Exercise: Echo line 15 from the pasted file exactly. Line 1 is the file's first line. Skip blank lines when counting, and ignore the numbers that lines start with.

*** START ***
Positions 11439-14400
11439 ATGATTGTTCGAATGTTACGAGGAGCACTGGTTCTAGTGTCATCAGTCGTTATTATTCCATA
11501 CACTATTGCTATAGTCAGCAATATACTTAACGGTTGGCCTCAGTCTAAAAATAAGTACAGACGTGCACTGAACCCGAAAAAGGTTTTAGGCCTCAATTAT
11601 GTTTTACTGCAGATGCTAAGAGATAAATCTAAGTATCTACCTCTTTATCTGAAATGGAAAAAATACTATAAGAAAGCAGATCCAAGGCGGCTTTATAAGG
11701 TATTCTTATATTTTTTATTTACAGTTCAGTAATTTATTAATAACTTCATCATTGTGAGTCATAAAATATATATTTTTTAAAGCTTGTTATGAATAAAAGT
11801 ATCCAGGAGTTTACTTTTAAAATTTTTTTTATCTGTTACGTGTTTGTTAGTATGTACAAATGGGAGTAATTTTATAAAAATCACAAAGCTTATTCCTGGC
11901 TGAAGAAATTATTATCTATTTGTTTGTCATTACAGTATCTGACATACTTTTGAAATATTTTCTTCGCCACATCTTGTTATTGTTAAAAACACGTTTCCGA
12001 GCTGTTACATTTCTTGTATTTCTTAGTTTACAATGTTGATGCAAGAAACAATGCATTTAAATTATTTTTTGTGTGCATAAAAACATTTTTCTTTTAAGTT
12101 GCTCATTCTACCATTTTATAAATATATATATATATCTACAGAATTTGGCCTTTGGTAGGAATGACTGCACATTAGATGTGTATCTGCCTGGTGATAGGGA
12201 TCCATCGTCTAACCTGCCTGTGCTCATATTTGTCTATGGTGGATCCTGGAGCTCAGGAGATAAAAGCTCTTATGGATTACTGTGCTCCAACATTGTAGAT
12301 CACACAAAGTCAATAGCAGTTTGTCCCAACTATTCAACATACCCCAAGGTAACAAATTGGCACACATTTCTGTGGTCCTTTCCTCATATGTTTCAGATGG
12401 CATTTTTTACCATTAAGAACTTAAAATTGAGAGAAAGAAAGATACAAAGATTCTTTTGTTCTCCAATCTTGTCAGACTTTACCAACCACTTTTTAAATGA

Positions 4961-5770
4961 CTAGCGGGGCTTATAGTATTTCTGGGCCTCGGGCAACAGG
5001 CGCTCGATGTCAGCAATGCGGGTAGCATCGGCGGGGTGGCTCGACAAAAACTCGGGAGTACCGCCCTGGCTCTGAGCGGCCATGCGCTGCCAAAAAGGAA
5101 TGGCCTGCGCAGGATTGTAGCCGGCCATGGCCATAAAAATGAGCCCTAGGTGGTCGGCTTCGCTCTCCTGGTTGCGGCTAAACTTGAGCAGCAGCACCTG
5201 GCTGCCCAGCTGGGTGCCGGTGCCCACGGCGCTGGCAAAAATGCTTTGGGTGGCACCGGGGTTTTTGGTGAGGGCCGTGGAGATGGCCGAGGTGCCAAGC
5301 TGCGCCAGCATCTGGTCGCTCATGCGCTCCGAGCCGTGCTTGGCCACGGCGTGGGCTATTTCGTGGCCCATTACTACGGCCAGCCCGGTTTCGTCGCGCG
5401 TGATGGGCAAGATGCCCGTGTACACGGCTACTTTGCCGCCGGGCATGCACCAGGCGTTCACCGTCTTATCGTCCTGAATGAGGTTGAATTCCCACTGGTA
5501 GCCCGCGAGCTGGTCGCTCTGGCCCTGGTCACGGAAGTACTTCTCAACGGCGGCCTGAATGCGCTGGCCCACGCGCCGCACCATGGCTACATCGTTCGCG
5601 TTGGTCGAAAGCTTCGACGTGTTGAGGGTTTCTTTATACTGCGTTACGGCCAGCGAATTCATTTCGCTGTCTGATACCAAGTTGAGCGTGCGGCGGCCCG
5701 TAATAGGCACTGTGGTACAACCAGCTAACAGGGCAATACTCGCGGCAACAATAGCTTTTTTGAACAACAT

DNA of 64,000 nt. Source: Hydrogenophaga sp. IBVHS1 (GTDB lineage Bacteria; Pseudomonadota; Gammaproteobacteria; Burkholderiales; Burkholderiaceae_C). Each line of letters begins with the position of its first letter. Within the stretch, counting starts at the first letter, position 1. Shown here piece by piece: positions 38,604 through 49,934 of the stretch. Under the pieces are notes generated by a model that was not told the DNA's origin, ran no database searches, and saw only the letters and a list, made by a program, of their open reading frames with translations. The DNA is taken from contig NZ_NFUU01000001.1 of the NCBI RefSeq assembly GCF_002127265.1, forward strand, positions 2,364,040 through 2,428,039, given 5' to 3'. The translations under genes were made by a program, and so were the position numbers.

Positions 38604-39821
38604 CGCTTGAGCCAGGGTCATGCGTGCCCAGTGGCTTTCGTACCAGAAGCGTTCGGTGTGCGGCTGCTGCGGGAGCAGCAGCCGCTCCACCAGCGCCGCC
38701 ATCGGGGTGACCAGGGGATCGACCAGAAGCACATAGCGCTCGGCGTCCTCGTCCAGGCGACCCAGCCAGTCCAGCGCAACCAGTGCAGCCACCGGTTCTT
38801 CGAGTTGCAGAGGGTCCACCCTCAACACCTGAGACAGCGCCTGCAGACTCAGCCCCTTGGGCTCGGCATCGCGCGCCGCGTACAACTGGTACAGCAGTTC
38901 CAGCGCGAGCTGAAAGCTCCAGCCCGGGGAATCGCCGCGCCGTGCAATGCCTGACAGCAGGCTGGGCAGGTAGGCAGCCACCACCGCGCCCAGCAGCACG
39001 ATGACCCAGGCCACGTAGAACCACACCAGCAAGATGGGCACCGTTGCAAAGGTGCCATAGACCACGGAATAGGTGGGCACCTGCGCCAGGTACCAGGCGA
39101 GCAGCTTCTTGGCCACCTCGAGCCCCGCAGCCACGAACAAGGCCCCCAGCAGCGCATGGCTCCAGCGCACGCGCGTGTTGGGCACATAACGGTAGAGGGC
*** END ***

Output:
5001 CGCTCGATGTCAGCAATGCGGGTAGCATCGGCGGGGTGGCTCGACAAAAACTCGGGAGTACCGCCCTGGCTCTGAGCGGCCATGCGCTGCCAAAAAGGAA